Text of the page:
♪ Poachers with poisoned arrows have already targeted him 3 times.
The signal from his collar can alert Christine to unusual activity.
♪ Christine: Collar sends signal after every hour.
then when you see a--like a strike without him stopping, you know that something is bad and you go and check on him.
When he gets shot, he runs back to the park closer to where the camps are, where people are, and after observing, he can be rescued.
And what do you do, you basically treat him?
You medically treat him?
He medically treated.
It's amazing that he knows that, that there's so much intelligence and knowledge that he knows if he gets there he's going to be safe.
♪ It's such a privilege to see big tuskers like this.
This elephant has, you know, a 50-year memory.
It's got a memory bank.
It knows where water is.
But even for them, with climate change, the unpredictability of the rains and the drought are something they've never seen before.
It forces them to move out of the park, which is where they come into conflict.
If they go, the era of super tuskers is gone.
Big elephants like this will be a thing of the past.
♪ Sanjayan, voice-over: Just 3 days after we filmed him, Wide Satao was dead.
♪ He may have died of old age, but his condition had severely deteriorated during the long drought that has ravaged Tsavo in recent months.
In the last decade, local anti-poaching organizations have had growing success bringing elephant deaths down by 70%, but Kenya's big tuskers face an uncertain future.
The drought continues to be a national disaster for people and animals alike.
[Animal squeaking] Sanjayan: What's the impact it's having on wildlife?
The elephants go to those traditional places to dig for water.
The water table is that much less because the drier spells are that much longer, which means that all the other animals that rely on the elephants to dig that water can't get to it.
Do you think I'll see the tuskers, if I come back here 5, 10 years from now?
The answer is yes, you will.
Even through the hardships that Tsavo has endured in major droughts to poachings, still there are elephants dying of old age in Tsavo today.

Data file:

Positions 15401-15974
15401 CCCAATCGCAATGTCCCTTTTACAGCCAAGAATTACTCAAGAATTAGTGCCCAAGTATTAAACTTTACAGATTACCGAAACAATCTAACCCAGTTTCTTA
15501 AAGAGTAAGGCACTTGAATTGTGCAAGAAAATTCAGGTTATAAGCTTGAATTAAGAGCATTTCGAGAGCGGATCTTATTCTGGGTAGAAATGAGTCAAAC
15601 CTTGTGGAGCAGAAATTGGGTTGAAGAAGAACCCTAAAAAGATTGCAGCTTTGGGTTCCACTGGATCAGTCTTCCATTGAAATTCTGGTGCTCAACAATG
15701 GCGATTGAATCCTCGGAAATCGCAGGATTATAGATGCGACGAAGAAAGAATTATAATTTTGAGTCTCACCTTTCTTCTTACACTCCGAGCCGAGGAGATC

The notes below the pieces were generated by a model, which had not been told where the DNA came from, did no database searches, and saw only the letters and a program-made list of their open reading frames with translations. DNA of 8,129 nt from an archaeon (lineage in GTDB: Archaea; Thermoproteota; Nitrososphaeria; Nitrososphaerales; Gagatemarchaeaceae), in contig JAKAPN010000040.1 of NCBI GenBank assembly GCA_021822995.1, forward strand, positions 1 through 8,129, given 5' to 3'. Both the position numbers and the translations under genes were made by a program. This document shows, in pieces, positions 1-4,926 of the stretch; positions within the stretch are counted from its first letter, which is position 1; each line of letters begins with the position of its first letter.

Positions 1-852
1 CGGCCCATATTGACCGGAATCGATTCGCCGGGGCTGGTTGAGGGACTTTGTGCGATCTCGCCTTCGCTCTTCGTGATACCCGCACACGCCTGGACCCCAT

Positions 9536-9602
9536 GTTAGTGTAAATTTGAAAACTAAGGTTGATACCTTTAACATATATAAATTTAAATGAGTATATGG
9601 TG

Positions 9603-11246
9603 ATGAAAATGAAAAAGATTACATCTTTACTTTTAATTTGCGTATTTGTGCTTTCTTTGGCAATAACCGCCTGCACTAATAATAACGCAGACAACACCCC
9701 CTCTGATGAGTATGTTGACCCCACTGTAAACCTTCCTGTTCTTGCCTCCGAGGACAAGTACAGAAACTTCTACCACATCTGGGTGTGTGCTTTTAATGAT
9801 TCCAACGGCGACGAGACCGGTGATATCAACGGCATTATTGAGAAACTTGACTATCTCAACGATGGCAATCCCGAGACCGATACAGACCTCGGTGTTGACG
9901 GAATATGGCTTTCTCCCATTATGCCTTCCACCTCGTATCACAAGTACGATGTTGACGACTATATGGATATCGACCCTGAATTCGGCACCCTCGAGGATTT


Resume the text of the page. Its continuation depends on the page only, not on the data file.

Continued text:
And that in itself is a massive conservation positive.
♪ Sanjayan, voice-over: From Africa to the Amazon, the two "C"s of climate and cattle are bringing humans into conflict with some of the planet's most iconic wildlife.
The Pantanal in South America is the largest tropical wetland on Earth.
The area, the size of Florida, is home to the continent's top predator--the jaguar.
Like many wetlands around the world, the jaguar's habitat is under threat from development and agriculture, in particular, the extensive cattle ranching that the area is so famous for.
Its 4 million cows make Brazil the biggest beef exporter in the world.
Roberto is one of the largest landowners in the Pantanal.
For him, the recent changes in the ecosystem have been dramatic.
Klabin: We have been noticing that rains have been diminishing in the Pantanal for the last years, and this is something that we have never experienced such droughts as we are experiencing now.
Sanjayan, voice-over: Climate change is compelling Roberto to adapt, making cattle and conservation work together.
Klabin: My vision for the future is having the idea of putting together wildlife observation tourism and cattle raising in an area in the Pantanal.
You can accommodate wildlife observation, and you can accommodate cattle.
There is space for everybody.
And so why not combine these activities?
This is the future.
Sanjayan, voice-over: The Pantanal has one of the world's highest densities of jaguars, making it ideal for ecotourism.
Habitat loss, however, is putting its star attraction on a collision course with the cowboys, whose cattle jaguars kill for food.
♪ Lili Rampim is working to reconcile this conflict between ranchers and the jaguars.
Rampim: Our idea was extremely simple-- to show people that jaguars are much more valuable alive than dead through the ecotourism, so that was our thing, you know.
This is the best place for you to have a great experience of our jaguar because you'll not only see a jaguar, but you will know their entire natural history.
Sanjayan, voice-over: Lili and the team have now been tracking jaguars since 2011, using a combination of camera traps and radio collars.
Rampim: We know exactly their relationship and their behaviors.
So it's not just exciting.
It's a very special experience.
♪ Sanjayan, voice-over: A signal from one of her collared jaguars leads Lili to a recently killed calf.
[Lili and man speaking indistinctly] We just found a really fresh carcass.
You can see clearly, right, that there's scratch marks here right on the head, and it's clearly that was a jaguar that killed, right?
They can die hitted by lightning.
Sometimes they get stuck in the mud, bitted by a snake.
In this case, it's clearly that there's a jaguar.
You can see bite marks, you can see this messy, and this is typical of a jaguar.
Sanjayan, voice-over: The toughest part of Lili's job is to change what are deeply held attitudes because every time a jaguar kills a cow, a rancher is losing money.
Rampim: Cowboys--they always take notes of the death, and they always say that "It was a jaguar, and this number represents 30%."
Can you imagine if 30% of cows being killed by jaguar?